”No Other Life” continued


It was near Christmas in 1964 and I was walking through downtown department stores with my middle sister, Rosalind. I admired Rosalind because she was older and smarter. She just knew and knew and knew. And what a reader she was! Her favorite expression was a line the congregation said during our church service: “As it was in the beginning is now and ever shall be, world without end, Amen.” She especially liked the idea of “a world without end.” “Do you know what that means, Jerry?” she said to me once. “It means the world goes on no matter what. God promised us the world and gave it to us. It’s up to us to live up to that promise.” Rosalind and I always spent a great deal of time together, and at Christmas particularly we would go around to the all the stores, Lit Brothers, Strawbridge and Clothier, Gimbel’s and Wanamaker’s, and gaze at the Christmas decorations, walk through the toy departments, listen to the choirs sing, get jostled by the huge crowd of shoppers on Market, Chestnut and Walnut Streets. It was a cold Christmas season as I remember it, and 1964 had been a strange year. In December of 1963, Chubby Checker married a Dutch woman, Catharina Lodders, Miss World of 1962. It came as a shock to everyone. The Italian kids I knew resented it tremendously and began to ridicule Checker. “He oughta stay with his own kind,” I heard them say. Mr. Addio and my mother spent the whole of 1964 talking about this marriage, about how Checker had ruined his career as a result. “The public’s not for that,” I remember Mr. Addio saying. “You can’t buck the public. And you know, Florence, the white kids made Chubby and now they’re gonna break him. He can’t do this. He’s not big enough. It almost killed Sammy Davis, Jr. when he married May Britt. And he had Sinatra behind him. These colored guys gotta marry in their own race. Why not marry a colored woman? What’s the matter with those colored guys? They ashamed of their race or somethin’? You can’t do this kind of thing. Have some white girl on the side. But don’t marry one. The public ain’t ready for this, Florence.”
    He may have been right, as Checker’s career began to slide steadily in 1964. But part of this was undoubtedly because he had hitched his artistic wagon to the star of teen-age dance crazes. This gimmick was bound to run its course in short order, and Checker had little creativity as either a singer or a songwriter. Amazingly, he had 20 Top 40 hits between 1959 and 1964. His marriage, which everyone talked about in South Philadelphia for a long time, probably just accelerated the slide a bit. It did not create it. Checker, from his very name to his imitative style of singing to the blatantly silly songs he sang, was too much of a pop novelty not to fade. In any case, when he married a white beauty queen, the black teen pop idol who had been a kind of raceless figure, or a black who had transcended the limitations of his category, suddenly and intensely, became very racialized and very much a category, indeed.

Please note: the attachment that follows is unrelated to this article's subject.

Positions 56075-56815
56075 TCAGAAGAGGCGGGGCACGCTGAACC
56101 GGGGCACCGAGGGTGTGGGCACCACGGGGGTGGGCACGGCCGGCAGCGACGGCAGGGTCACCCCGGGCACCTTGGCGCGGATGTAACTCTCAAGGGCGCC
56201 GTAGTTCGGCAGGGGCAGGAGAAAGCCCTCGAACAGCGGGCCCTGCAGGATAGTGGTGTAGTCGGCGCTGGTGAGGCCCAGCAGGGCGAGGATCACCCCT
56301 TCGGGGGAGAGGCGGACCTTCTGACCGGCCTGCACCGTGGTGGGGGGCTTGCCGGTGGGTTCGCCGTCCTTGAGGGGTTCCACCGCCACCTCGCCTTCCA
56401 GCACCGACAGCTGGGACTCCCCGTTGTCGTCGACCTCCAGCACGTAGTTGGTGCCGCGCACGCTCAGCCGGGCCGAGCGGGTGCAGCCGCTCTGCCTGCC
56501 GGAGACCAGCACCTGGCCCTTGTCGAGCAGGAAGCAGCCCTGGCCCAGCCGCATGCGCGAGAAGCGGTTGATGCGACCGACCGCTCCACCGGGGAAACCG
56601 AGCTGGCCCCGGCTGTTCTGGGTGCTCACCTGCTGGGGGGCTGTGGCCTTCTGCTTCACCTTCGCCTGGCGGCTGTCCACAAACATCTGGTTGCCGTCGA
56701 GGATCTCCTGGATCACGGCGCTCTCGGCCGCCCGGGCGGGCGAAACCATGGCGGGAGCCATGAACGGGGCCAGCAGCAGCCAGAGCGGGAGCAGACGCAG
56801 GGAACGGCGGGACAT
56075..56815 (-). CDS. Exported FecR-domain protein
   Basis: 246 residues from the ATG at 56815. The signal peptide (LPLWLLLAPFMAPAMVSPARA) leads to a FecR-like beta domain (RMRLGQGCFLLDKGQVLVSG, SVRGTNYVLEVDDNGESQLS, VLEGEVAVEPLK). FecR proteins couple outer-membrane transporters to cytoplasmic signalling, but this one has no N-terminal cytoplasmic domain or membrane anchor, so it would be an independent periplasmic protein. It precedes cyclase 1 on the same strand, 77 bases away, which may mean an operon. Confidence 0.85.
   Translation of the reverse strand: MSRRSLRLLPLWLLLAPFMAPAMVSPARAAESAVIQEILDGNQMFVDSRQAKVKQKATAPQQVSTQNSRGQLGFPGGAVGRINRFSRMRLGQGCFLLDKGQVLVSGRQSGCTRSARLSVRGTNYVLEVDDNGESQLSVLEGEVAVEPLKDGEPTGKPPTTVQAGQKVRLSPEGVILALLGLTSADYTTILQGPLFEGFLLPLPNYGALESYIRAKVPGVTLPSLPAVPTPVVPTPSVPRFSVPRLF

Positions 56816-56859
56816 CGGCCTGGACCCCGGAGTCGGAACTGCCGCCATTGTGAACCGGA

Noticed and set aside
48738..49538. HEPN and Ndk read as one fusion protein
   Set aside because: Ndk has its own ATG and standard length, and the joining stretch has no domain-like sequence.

On the weekend before the Labor Day weekend in 1964, as I was all a twitter about the Philadelphia Phillies’ run for the National League Pennant, with their first Negro superstar, Dick (Don’t Call Me Richie) Allen, who was on his way to becoming rookie of the year, a race riot broke out in North Philadelphia, the biggest Negro ghetto in Philadelphia, a tough neighborhood that I avoided except on the few instances my sisters took me to see a rock and roll show at the Uptown at Broad and Dauphin or I went with some friends or my grandfather to a Phillies game at Connie Mack Stadium at 21st and Lehigh Streets, still a section of North Philadelphia with a fair number of whites at this late date of 1964, but they were leaving in droves.